Georg Scholz was a German realist painter.
Scholz was born in Wolfenbüttel and had his artistic training at the Karlsruhe Academy, where his teachers included Hans Thoma and Wilhelm Trübner. He later studied in Berlin under Lovis Corinth. After military service in World War I lasting from 1915 to 1918, he resumed painting, working in a style fusing cubist and futurist ideas.
In 1919 Scholz became a member of the Communist Party of Germany, and his work of the next few years is harshly critical of the social and economic order in postwar Germany. His Industrial Farmers of 1920 is an oil painting with collage that depicts a Bible-clutching farmer with money erupting from his forehead, seated next to his monstrous wife who cradles a piglet. Their subhuman son, his head open at the top to show that it is empty, is torturing a frog. Perhaps Scholz' best-known work, it is typical of the paintings he produced in the early 1920s, combining a controlled, crisp execution with corrosive sarcasm.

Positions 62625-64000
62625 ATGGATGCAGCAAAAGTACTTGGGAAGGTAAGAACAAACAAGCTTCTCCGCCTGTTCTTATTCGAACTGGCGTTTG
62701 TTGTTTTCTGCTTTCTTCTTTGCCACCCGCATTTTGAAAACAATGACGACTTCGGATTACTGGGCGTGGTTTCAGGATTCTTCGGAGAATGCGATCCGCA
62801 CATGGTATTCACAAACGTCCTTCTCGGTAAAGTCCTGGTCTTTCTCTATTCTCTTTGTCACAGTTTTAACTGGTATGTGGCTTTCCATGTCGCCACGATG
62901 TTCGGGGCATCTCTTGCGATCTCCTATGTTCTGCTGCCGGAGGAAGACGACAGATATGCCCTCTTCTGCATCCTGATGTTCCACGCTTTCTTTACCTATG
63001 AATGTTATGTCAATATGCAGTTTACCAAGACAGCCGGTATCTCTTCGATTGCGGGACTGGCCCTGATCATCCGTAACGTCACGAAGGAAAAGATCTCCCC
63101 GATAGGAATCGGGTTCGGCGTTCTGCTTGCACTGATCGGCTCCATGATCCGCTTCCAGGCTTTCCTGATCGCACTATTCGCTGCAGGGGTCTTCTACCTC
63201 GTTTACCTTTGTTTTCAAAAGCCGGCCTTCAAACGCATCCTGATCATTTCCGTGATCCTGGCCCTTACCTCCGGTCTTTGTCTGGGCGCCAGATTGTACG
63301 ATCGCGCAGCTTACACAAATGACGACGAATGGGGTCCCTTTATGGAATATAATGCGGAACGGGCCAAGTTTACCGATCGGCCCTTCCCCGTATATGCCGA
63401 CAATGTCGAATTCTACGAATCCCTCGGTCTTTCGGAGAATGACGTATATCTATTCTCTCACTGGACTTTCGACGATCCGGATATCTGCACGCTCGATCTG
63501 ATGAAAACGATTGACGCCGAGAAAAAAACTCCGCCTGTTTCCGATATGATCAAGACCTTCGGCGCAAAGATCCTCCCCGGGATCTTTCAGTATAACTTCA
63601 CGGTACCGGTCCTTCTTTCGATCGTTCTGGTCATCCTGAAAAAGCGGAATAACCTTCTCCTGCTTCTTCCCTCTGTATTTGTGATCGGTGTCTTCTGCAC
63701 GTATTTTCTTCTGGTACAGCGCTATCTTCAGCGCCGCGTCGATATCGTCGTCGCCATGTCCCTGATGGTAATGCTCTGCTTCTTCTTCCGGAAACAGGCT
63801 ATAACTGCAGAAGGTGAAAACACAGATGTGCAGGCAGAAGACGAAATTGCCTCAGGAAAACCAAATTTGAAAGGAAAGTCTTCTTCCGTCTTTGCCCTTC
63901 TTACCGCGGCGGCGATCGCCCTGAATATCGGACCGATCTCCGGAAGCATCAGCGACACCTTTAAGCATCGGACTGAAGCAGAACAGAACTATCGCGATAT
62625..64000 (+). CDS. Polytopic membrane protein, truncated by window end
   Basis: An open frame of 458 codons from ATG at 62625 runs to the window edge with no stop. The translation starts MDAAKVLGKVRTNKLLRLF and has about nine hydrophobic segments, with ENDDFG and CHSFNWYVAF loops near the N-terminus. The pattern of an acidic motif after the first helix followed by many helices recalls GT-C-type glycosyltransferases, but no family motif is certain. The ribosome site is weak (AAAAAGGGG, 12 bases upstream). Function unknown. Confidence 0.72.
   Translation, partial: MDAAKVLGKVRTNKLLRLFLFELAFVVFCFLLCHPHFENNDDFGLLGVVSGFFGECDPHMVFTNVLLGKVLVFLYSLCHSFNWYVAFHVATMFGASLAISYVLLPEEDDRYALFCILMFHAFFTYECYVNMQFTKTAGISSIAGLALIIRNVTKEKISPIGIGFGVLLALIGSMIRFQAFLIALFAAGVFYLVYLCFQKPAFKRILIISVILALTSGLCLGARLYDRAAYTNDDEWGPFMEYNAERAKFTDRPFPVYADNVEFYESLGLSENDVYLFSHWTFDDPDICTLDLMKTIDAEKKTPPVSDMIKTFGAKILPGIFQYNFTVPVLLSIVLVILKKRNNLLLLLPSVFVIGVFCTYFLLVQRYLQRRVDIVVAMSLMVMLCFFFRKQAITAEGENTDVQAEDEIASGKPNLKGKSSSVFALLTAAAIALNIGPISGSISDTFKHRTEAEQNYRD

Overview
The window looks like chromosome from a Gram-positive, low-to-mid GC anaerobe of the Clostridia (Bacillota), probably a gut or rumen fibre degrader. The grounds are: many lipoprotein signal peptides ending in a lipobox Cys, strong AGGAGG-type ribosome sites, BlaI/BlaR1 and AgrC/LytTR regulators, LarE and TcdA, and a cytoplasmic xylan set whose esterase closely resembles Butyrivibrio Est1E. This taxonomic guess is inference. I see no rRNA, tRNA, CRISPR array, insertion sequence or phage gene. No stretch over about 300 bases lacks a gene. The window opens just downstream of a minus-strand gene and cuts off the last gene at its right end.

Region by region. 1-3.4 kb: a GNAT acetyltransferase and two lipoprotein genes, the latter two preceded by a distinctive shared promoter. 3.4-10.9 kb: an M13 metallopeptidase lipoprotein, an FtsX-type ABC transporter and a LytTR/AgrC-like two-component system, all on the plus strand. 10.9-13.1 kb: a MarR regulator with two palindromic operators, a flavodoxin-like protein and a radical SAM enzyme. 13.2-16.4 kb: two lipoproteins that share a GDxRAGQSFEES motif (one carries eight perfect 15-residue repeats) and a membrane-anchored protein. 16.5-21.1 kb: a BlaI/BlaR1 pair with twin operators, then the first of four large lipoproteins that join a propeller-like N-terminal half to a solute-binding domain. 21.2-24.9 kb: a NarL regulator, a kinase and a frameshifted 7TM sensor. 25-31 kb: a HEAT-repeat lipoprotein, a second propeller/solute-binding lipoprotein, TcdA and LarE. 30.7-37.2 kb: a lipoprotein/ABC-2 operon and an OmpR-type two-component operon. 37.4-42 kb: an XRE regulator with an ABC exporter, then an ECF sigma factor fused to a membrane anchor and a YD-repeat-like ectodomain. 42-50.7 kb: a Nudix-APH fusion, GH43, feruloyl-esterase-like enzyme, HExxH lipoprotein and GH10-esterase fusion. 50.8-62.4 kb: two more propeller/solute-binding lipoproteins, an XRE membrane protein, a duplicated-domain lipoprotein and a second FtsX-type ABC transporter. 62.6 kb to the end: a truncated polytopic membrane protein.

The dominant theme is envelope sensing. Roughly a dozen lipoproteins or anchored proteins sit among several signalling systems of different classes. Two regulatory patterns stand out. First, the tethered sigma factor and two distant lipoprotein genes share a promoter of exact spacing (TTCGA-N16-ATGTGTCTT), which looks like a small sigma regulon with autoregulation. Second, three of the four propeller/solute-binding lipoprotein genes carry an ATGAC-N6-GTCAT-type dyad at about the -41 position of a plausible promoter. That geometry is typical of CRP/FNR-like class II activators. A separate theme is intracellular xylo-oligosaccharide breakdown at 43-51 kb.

Scholz quickly became one of the leaders of the New Objectivity, a group of artists who practiced a cynical form of realism.